1. There are over 40,000 muscles in an elephant’s trunk housing over 150,000 separate muscle fascicles (fibres that allow the muscle to move in various directions). Humans have only 639 muscles in their entire body!
2. The trunk alone can lift close to 400kgs, yet is delicate enough to pick up a single piece of straw.
3. The trunk can hold over 20 litres of water which is why, despite their enormous water requirements (approx. 120 litres per day), elephants generally do not linger whilst drinking.
4. Elephants are able to use their trunk like a snorkel, easily crossing deep water totally submerged except for their trunk breaking the surface.
5. The trunk contains 5 times more smell receptors than humans, and twice as many as a bloodhound. This enables them to smell water from miles away.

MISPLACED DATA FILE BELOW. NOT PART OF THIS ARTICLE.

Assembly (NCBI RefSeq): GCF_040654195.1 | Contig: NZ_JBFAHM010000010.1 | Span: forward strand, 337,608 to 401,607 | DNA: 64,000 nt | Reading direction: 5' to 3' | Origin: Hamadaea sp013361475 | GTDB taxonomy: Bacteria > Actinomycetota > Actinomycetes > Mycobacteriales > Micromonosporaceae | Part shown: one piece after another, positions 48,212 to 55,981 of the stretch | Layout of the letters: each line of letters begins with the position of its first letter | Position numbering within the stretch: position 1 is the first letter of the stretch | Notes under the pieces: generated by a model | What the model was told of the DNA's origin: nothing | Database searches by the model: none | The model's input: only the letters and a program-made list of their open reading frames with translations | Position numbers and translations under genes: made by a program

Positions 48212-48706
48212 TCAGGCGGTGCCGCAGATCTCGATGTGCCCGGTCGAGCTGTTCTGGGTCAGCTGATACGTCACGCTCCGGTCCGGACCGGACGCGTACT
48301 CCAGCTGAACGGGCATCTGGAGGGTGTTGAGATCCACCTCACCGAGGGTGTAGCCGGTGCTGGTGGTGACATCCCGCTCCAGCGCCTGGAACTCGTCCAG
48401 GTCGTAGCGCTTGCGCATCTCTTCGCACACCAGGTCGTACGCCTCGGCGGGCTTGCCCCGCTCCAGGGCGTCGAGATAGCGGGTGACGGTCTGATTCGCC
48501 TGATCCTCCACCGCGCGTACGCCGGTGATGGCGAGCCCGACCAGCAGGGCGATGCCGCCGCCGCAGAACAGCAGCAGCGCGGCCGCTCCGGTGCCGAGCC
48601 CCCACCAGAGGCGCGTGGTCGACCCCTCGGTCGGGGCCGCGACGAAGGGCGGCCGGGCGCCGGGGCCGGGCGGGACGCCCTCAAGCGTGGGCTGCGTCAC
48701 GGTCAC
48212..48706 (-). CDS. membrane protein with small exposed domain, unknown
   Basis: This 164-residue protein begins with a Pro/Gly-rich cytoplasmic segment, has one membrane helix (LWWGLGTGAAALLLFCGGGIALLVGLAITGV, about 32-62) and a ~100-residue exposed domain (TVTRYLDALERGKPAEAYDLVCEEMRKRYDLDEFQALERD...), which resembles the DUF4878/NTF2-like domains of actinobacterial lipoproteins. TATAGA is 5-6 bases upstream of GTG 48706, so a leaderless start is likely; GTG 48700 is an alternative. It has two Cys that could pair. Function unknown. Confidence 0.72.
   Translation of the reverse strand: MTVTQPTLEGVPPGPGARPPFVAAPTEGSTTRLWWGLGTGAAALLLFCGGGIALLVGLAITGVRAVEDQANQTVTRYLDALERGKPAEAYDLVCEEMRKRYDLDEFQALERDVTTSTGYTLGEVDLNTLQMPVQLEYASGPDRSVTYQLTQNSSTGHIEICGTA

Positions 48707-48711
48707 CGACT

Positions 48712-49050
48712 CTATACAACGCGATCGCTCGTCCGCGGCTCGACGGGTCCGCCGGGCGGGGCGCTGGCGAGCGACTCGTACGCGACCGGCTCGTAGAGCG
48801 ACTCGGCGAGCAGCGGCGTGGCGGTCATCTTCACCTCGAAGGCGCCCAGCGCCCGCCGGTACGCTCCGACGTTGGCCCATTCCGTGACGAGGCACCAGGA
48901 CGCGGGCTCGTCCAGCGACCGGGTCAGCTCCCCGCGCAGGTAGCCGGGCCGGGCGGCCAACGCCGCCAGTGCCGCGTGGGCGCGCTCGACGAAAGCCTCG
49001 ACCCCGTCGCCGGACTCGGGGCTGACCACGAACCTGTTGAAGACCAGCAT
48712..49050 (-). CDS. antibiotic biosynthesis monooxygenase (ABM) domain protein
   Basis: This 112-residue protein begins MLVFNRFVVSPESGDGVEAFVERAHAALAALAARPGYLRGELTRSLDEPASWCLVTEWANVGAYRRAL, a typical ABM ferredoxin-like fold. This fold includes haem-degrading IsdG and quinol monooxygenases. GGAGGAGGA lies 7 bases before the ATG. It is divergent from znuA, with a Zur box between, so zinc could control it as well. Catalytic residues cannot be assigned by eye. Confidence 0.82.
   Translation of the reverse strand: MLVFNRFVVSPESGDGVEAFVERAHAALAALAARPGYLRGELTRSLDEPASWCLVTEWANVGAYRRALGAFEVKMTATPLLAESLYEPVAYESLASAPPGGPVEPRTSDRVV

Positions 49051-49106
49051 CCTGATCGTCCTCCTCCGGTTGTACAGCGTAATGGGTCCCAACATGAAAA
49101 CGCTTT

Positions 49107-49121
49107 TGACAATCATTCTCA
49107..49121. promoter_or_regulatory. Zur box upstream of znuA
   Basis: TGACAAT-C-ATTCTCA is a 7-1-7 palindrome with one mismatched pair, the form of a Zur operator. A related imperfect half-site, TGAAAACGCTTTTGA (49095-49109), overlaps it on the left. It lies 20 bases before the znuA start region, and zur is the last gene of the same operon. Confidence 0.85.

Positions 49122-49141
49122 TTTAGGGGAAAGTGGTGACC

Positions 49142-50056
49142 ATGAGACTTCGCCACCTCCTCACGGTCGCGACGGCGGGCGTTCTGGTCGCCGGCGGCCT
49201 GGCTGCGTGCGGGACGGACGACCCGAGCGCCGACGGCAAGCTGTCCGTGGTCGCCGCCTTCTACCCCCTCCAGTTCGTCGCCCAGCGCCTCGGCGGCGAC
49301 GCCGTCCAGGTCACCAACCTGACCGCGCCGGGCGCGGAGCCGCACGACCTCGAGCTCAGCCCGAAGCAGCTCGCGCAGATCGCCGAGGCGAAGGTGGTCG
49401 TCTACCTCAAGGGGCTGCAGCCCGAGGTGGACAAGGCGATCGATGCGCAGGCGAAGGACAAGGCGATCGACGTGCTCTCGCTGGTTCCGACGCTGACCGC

6. Such is their olfactory power that projects are training elephants to aid in clearing minefields in areas of Mozambique.
7. When faced with a particularly interesting smell (such a cow’s urine) an elephant will touch its trunk to the source of the odour and physically place it in the organ of Jacobson in its mouth for further analysis.
8. Elephants show a preference to one side of the trunk than the other, thus seeming right or left-handed. This is most obvious during the wet summer months when one side of the trunk becomes stained green from repeatedly plucking grasses.
9. The tip of the trunk contains a layer of cells known as ‘Pacinian Corpuscles’ that are specialised in sensing vibrations. This may be one of the mechanisms enabling elephants to communicate over such long distances using low frequency rumbles.
10. These low sounds are made possible as the trunk acts like a 2m long resonating chamber!
Blog and photos by Ben Coley